Neuroenhancement's Mainstream Moment May Be Here

John Watson


March 09, 2017

In This Article

Marketing Mind Enhancement

It is these and other analyses that form the basis of the products being offered by companies such as Nootrobox®, a Silicon Valley startup that emerged in 2014 to combine and commercialize what was once largely the purview of biohacker hobbyists.

"Obviously, there's a huge universe of possible compounds," said Geoffrey Woo, CEO of Nootrobox. "There are a number of online communities where biohackers are (reporting on their experiments) with different compounds, supplements, and off-label things to enhance their productivity, cognition. We looked at all the n=1, self-experimenter information published by individual biohackers, and we collated that against the peer-reviewed literature, focusing on compounds defined by the FDA as GRAS [generally regarded as safe]."

Woo clarified, "We are not selling pharmaceuticals, we are not dealing with drugs, we are not looking at medicine. We are looking at bringing people from healthy states to enhanced states."

The business-medicine divide of this endeavor is clear when one considers that Nootrobox's original pitch was made to America in the form of the popular investment program Shark Tank. The celebrity panel took a pass, but millions of dollars of seed money arrived nonetheless from a bevy of well-known investors who have had their hands in several Silicon Valley success stories (eg, Facebook, Airbnb).[7]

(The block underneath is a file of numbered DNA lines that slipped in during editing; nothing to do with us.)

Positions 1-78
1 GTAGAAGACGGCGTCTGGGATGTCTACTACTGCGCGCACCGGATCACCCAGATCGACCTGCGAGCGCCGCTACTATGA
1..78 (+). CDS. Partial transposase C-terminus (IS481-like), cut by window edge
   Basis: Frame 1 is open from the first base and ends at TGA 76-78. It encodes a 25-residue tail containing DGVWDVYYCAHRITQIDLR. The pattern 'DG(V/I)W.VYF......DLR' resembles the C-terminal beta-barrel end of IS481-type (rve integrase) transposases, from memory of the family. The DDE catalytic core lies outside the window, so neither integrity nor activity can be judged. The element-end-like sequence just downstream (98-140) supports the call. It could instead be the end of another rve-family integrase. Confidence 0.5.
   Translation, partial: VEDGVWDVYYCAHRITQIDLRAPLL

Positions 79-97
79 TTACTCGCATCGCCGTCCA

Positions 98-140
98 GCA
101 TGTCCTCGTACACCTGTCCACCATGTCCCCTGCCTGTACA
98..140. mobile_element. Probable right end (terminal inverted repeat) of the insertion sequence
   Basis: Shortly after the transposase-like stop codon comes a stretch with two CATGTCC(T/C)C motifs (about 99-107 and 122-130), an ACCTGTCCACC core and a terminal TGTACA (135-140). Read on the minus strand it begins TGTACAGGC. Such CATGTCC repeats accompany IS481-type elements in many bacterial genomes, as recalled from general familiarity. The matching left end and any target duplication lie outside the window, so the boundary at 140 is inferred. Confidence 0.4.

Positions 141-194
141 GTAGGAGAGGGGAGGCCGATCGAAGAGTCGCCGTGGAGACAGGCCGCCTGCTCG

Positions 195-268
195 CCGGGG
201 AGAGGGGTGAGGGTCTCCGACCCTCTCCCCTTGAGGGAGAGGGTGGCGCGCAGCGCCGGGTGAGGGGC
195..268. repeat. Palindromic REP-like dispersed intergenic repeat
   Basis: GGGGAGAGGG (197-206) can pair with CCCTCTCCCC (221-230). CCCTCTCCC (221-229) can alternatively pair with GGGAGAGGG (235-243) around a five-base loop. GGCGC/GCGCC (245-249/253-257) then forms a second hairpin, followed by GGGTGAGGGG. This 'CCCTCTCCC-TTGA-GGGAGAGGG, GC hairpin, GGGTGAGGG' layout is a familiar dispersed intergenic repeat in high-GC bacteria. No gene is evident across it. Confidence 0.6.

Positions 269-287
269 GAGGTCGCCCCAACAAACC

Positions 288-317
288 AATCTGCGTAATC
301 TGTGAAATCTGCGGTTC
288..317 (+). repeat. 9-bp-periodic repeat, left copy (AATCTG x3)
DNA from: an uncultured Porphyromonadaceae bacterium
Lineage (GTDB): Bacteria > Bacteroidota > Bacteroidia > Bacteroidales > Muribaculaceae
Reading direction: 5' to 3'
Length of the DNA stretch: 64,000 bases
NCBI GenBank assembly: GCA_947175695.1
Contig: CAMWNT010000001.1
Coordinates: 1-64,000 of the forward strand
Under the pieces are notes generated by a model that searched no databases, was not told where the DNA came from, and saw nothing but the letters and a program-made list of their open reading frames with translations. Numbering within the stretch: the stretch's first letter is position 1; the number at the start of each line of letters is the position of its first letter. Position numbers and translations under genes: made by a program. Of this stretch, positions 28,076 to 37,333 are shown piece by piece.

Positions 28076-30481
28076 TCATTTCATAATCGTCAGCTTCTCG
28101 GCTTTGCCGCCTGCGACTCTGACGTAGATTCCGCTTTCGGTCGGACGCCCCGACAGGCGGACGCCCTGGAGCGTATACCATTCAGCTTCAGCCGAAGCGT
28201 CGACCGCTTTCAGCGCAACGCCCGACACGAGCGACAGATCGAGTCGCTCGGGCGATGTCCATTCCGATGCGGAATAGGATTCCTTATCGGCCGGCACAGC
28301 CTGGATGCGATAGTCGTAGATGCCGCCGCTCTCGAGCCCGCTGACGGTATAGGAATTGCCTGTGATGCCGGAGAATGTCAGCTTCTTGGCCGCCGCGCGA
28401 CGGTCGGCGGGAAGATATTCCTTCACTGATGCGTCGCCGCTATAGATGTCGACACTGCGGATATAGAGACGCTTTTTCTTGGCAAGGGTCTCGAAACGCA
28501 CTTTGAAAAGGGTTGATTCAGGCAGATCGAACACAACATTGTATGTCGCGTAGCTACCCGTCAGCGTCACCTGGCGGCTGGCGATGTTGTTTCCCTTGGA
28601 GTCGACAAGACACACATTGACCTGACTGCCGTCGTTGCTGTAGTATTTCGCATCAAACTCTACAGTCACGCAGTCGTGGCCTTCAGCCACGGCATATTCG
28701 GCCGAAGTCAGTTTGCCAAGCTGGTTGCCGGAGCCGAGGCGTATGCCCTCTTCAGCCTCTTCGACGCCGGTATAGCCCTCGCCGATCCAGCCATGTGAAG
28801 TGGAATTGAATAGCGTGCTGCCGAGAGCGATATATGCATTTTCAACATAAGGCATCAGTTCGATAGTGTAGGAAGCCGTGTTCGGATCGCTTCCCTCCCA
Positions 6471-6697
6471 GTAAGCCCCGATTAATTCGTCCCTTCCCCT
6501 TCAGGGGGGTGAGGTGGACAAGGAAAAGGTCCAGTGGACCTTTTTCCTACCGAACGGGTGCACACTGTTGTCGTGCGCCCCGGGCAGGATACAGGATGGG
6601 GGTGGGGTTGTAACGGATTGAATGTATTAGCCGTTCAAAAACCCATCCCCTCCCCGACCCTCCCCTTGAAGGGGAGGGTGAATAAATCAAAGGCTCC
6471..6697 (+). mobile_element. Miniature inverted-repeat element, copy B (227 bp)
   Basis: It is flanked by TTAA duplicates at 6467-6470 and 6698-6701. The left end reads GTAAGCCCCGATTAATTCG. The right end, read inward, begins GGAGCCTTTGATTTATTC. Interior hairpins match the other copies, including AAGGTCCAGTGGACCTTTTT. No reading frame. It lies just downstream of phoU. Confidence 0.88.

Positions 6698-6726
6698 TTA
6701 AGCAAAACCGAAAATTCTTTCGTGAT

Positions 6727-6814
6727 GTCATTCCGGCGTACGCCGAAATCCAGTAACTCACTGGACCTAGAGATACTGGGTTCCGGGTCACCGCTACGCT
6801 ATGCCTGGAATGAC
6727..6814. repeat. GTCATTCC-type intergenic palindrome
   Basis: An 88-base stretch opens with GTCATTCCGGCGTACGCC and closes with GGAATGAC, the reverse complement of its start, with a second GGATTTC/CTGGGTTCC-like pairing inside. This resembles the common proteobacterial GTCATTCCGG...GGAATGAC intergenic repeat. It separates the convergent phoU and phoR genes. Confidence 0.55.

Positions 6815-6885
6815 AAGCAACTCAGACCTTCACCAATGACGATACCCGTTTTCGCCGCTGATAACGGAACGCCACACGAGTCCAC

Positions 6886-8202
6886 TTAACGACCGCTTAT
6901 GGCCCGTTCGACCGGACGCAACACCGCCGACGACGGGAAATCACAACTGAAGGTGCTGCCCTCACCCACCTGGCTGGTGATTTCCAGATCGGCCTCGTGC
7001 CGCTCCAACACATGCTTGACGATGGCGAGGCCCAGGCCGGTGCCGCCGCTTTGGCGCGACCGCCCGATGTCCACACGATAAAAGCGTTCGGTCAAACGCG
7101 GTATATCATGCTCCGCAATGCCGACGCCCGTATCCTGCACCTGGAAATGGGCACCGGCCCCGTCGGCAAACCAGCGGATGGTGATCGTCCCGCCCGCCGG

Although funding is crucial, for nootropics to separate themselves from mere supplements, they must submit to traditional scientific analysis. To that end, Nootrobox is running an RCT (NCT02857829) at Maastricht University in The Netherlands. The three-arm trial will position one of the company's nootropic products against both placebo and caffeine, using a primary outcome measure of the number of recalled words in a verbal word learning task. The company expects to publish its results later this year.

The Ethics of Self-experimentation

Even if nootropic producers can demonstrate the safety and efficacy of their over-the-counter formulations, it is likely that the larger neuroenhancing movement will come under increasing scrutiny as it steps further into the spotlight.

One feature sure to disturb neurologists and regulatory authorities alike is how fundamental the role of self-experimentation remains to biohacking. Online message boards routinely feature long threads of anonymous individuals trading their experiences with chemicals, sometimes in untested combinations, right down to preferred dosages.

"The gold standard is big sample sizes, double-blinded RCTs," said Woo. "But I think there are a lot of things that are generally regarded as safe, which these hobbyists tinker with at the edge, learning and reporting in. There is clearly value for citizen science, where in a lot of ways we can distribute out research."

But the libertarian ethos upon which the biohacking community thrives may prove a poor fit for the impossibly dense and sensitive system that is our neurochemistry.

"Ingesting products that have not been subjected to randomized trials for the purpose of enhancing one's cognition is fraught with risk," said Dr Larriviere. "Cognition is the product of a complex set of systems, each with a varying degree of efficiency. Disturbance of function (even with intent of improving) can have short-term and long-term consequences. 'Crowd-sourcing' response and side effects does not prevent these consequences from occurring."


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